1. Linezolid-Containing Treatment Regimens for Tuberculosis in Children.
Pediatr Infect Dis J. 2018 May 10. doi: 10.1097/INF.0000000000002093. [Epub ahead of print]
Prieto LM, Santiago B(1), Del Rosal T(2), Carazo B(3), Jiménez AB(4), Pérez-Gorricho B(5), Rubio F(6), Tagarro A(7), Blázquez D(8), Moreno-Pérez D(3), Mellado MJ(2), Baquero-Artigao F(2); Spanish Paediatric TB Research Network (pTBred).
BACKGROUND: In recent years there is an increasing interest in the use of linezolid for the treatment of tuberculosis (TB).
METHODS: Patients under 18 years of age who received linezolid within the Spanish Pediatric TB Network (pTBred) from 2001 to 2016 were retrospectively included. Treatment characteristics, adverse events (AEs) and outcomes were analyzed.
RESULTS: Fifteen children were included (53% male) with a median age of 3.6 years (IQR: 1.6-6.2). Median follow up was 54 months (IQR: 38-76). The reasons for linezolid use were drug-resistant TB (DR-TB) in eight (53%) patients, drug-induced liver injury (DILI) in five (33%) patients and chronic liver disease (CLD) in two (13%) patients. Four children (26%) were on immunosuppressive therapy when TB was diagnosed. Five children (33%) were diagnosed with extrapulmonary TB. The median duration of linezolid treatment was 13 months (IQR: 7.5-17). Nine patients had 13 linezolid-related AEs. Hematologic toxicity was observed in eight patients (53%) and gastrointestinal intolerance in 3 patients (20%). In two patients linezolid dose was reduced and in two patients linezolid was discontinued because of AEs. A 2- year-old girl went back to her country of birth and was lost to follow-up. No relapses were observed among the other 14 patients (93%).
CONCLUSIONS: Linezolid may be considered when treating children with drug resistant TB but also in the cases of patients with chronic liver disease or drug induced liver injury. However, AEs should be closely monitored. Further studies are needed to determine the optimum dosage and the optimal duration of linezolid treatment in children.
2. Long Term Bedaquiline-Related Treatment Outcomes in Patients with Extensively Drug Resistant Tuberculosis from South Africa.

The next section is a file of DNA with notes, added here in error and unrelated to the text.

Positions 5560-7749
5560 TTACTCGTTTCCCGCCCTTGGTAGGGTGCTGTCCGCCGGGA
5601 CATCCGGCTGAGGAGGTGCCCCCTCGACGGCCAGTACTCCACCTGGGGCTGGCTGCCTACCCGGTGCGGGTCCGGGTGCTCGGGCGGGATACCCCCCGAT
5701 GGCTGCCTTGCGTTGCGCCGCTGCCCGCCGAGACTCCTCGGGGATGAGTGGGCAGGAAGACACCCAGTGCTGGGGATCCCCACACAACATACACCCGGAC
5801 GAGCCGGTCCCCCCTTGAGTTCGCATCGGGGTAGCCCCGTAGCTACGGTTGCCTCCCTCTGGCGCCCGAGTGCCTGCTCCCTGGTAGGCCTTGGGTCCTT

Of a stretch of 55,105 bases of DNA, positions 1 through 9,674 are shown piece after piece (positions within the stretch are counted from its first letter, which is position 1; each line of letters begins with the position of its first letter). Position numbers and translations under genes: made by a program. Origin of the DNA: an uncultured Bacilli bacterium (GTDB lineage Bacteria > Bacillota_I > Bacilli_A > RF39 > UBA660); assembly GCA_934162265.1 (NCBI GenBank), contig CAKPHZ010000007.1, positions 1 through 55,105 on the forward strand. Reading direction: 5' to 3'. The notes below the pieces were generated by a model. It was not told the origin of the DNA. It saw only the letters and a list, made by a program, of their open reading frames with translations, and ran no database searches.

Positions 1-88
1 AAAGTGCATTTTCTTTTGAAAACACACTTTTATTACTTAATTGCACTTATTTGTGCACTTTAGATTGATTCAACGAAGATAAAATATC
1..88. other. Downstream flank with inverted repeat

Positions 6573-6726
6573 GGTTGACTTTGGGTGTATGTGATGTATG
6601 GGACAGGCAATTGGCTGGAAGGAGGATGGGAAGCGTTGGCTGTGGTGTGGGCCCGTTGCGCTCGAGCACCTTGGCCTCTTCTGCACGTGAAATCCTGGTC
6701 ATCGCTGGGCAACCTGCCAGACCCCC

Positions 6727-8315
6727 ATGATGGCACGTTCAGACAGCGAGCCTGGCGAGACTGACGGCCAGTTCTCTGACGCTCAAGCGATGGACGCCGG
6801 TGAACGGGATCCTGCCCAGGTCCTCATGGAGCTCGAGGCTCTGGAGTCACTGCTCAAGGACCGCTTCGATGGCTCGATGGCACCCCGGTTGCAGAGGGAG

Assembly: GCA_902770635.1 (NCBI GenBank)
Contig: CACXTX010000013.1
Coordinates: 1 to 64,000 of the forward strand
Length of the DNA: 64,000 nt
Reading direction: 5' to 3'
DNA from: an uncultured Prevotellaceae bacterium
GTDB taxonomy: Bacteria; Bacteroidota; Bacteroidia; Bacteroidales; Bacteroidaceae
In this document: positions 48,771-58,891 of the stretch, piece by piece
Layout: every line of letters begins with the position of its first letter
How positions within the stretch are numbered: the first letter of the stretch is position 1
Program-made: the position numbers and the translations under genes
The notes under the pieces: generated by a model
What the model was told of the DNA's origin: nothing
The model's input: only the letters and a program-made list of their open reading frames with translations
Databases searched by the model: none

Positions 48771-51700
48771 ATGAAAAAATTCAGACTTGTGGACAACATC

Eur Respir J. 2018 May 3. pii: 1800544. doi: 10.1183/13993003.00544-2018. [Epub ahead of print]
Olayanju O(1), Limberis J(1), Esmail A(1), Oelofse S(1), Gina P(1), Pietersen E(1), Fadul M(1), Warren R(2), Dheda K(1).
EXTRACT: The persistence of the multi-drug-resistant tuberculosis (MDR-TB) epidemic threatens to destabilise TB control [1, 2]. MDR-TB is defined as a TB strain with resistance to at least isoniazid and rifampicin. In 2016 ∼600 000 new cases of MDR- or rifampicin-resistant TB were estimated to have occurred globally. Detection rates have more than doubled in several countries such as China, India and Russia in the last several years, and almost 20% of Mycobacterium tuberculosisisolates globally are now resistant to at least one first or second line anti-TB drug . Approximately 10% of global MDR-TB strains are thought to be extensively drug-resistant TB (XDR-TB), which is MDR-TB with additional resistance to a fluoroquinolone and a second line injectable drug.
3. Prevalence of drug-resistant tuberculosis and imputed burden in South Africa: a
national and sub-national cross-sectional survey.
Lancet Infect Dis. 2018 Apr 20. pii: S1473-3099(18)30222-6. doi:
10.1016/S1473-3099(18)30222-6. [Epub ahead of print]
Ismail NA(1), Mvusi L(2), Nanoo A(3), Dreyer A(3), Omar SV(3), Babatunde S(4), Molebatsi T(2), van der Walt M(5), Adelekan A(6), Deyde V(6), Ihekweazu C(3), Madhi SA(7).
BACKGROUND: Globally, per-capita, South Africa reports a disproportionately high number of cases of multidrug-resistant (MDR) tuberculosis and extensively drug-resistant (XDR) tuberculosis. We sought to estimate the prevalence of resistance to tuberculosis drugs in newly diagnosed and retreated patients with tuberculosis provincially and nationally, and compared these with the 2001-02 estimates.